Arab League Will Offer 'Safe Exit' To Syrian President Assad If He Resigns Quickly

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Assad Vote
Syria's President Bashar al-Assad and his wife Asma vote during a referendum on a new constitution at a polling station in a Syrian TV station building in Damascus February 26, 2012, in this handout photograph released by Syria's national news agency SANA.

The Arab League has offered a safe exit for Syrian President Bashar al-Assad and his family if he quickly resigns and leaves the country, in the latest attempt from the international community to end 17 months of bloodshed in Syria.

Secretary General of the Arab League Nabil Elaraby declined to reveal the details of the proposal at an Arab League foreign ministers' meeting in Doha, Qatar, Monday morning.

The League called on the Syrian opposition to form a transitional government and promised $100 million for the Syrian refugees who have fled to the neighboring countries.

Tunisian president Moncef Marzouki offered Assad asylum in February while the Arab leaders extended the offer back in November, but both failed to evoke any positive response from the Syrian president.

Meanwhile, Moscow reiterated its earlier stance that Russia was not planning to provide asylum to Assad and denied that Russian President Vladimir Putin and his U.S. counterpart Barack Obama had discussed a potential destination for Assad if he decided to step down.

They did not discuss any destination, Putin aide Yury Ushakov said Friday. The two presidents spoke Wednesday, hours after the death of Syria's top officials in a bombing in Damascus.

Despite the League's offer, fighting continued in Syria Monday, as the regime forces recaptured parts of Damascus, the suburbs of Barzeh and Mezzeh, which had fallen into rebel hands.  Violence was also reported in Syria's second city Aleppo.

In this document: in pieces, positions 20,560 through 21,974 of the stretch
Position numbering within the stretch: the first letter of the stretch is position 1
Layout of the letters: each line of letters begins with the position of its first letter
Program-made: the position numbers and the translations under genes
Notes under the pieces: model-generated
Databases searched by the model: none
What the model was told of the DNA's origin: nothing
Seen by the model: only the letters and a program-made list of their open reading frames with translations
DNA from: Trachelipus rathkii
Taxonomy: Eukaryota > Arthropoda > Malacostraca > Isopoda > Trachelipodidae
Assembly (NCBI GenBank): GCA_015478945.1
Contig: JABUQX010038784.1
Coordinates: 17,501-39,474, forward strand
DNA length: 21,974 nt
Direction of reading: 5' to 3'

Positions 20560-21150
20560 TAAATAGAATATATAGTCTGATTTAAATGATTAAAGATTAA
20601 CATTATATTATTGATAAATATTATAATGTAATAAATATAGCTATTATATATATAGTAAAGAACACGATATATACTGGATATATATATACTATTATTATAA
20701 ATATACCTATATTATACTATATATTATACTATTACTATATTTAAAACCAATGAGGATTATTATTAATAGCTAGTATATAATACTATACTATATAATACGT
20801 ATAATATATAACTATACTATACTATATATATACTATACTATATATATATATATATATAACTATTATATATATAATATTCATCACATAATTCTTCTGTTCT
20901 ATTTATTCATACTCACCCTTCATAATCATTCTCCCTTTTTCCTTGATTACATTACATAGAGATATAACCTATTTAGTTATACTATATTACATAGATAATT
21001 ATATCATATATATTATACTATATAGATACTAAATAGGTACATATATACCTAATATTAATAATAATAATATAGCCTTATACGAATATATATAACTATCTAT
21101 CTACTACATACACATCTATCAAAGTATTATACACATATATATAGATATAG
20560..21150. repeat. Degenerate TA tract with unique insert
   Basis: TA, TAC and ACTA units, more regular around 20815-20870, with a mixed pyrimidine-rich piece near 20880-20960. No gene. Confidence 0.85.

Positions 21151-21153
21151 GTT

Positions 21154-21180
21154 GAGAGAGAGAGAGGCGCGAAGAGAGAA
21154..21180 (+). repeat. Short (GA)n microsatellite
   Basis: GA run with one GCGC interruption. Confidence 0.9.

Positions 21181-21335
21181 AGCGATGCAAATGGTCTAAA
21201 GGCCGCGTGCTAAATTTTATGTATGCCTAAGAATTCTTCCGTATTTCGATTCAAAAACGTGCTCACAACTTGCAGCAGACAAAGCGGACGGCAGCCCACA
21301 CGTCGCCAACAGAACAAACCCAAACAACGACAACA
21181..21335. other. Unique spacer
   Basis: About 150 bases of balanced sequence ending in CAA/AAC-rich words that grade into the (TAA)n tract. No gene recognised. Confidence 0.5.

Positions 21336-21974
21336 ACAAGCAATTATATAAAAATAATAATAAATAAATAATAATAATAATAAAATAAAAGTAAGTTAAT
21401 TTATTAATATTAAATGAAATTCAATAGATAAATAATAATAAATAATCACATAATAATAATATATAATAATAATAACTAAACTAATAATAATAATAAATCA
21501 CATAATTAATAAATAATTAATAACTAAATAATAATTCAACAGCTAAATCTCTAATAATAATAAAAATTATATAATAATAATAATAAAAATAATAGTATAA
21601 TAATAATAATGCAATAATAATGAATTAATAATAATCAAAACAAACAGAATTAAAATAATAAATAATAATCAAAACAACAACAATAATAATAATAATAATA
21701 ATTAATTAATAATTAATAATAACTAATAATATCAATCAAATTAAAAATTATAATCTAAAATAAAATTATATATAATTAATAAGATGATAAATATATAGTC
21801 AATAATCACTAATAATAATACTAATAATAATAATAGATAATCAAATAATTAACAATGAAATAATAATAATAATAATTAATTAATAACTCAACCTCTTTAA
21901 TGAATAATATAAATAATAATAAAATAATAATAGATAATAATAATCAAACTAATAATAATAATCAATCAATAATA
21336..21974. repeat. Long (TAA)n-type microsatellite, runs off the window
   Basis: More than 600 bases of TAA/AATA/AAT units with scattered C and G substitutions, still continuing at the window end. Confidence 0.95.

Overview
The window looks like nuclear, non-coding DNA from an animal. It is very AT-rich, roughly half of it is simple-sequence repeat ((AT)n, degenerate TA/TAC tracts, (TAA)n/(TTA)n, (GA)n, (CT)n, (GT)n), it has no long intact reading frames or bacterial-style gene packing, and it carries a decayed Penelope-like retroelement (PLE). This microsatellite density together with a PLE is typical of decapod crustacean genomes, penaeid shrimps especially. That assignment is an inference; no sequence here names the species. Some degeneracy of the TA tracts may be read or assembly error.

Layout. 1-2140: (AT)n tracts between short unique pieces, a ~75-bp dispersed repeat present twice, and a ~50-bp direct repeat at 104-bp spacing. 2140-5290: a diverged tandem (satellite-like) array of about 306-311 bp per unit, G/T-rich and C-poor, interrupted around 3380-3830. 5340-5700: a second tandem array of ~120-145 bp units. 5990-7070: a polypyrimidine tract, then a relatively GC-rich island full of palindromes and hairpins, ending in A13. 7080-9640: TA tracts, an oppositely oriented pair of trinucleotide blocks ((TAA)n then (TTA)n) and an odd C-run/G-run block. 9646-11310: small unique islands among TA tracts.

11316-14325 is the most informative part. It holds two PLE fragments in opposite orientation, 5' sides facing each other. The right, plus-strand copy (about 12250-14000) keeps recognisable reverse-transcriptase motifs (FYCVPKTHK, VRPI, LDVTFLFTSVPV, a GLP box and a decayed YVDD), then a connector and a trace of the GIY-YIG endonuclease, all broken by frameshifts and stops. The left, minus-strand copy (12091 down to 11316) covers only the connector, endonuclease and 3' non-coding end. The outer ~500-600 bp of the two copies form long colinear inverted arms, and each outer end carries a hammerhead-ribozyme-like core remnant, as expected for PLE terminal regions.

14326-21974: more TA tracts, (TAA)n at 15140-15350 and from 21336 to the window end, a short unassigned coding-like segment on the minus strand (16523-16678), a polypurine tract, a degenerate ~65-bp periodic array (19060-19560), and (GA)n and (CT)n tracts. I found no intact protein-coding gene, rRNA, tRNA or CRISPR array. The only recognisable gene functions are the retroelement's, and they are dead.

At least 11 people were killed in the violence Monday morning, the opposition Local Coordination Committees (LLC) of Syria said.

In Homs, two people were killed due to intense shelling by helicopters and rocket launchers, accompanied by intense clashes between the Free Syrian Army and the regime army, the group said.

Damascus and Aleppo witnessed heavy fighting Sunday, which left 59 people dead while the death toll across Syria rose up to 111 in Sunday's violence.

The head of the rebel Free Syrian Army in Aleppo announced Sunday an operation to liberate the city of Aleppo from the rule of the Assad thugs, whose hands were blood-stained by heinous crimes against our people.

The UK-based Syrian Observatory for Human Rights said that 1,261 people had been killed across Syria since July 15, making the past week the bloodiest since the beginning of the uprising.

The death toll, according to the opposition LLC, is more than 16,000 while the U.N. estimate limits the deaths to 10,000.

Meanwhile, Moscow dismissed the international criticism for its 3rd veto of a U.N. Security Council draft resolution on Syria Thursday that would have imposed massive sanctions on the Syrian regime.

Russian Foreign Ministry spokesman Alexander Lukashevich said that the U.N. resolution placed unrealistic demands on the regime and put no pressure on the opposition.

Instead of making crude insinuations about Russian policy ... our Western partners should at least do something to encourage the militant opposition to step onto the path of a political settlement, Lukashevich was quoted as saying by the Moscow Times.

Russia and China Thursday blocked the U.N. action against Syria for the third time in nine months, drawing criticism from Washington which termed the veto highly regrettable.

White House spokesperson Jay Carney said the veto would have repercussions for the countries that vetoed the resolution for a long time, in terms of how they're viewed by the Syrian people.

There's no doubt that Syria's future will not include Bashar al-Assad. His days in power are numbered, Carney said, as reported by the AFP.

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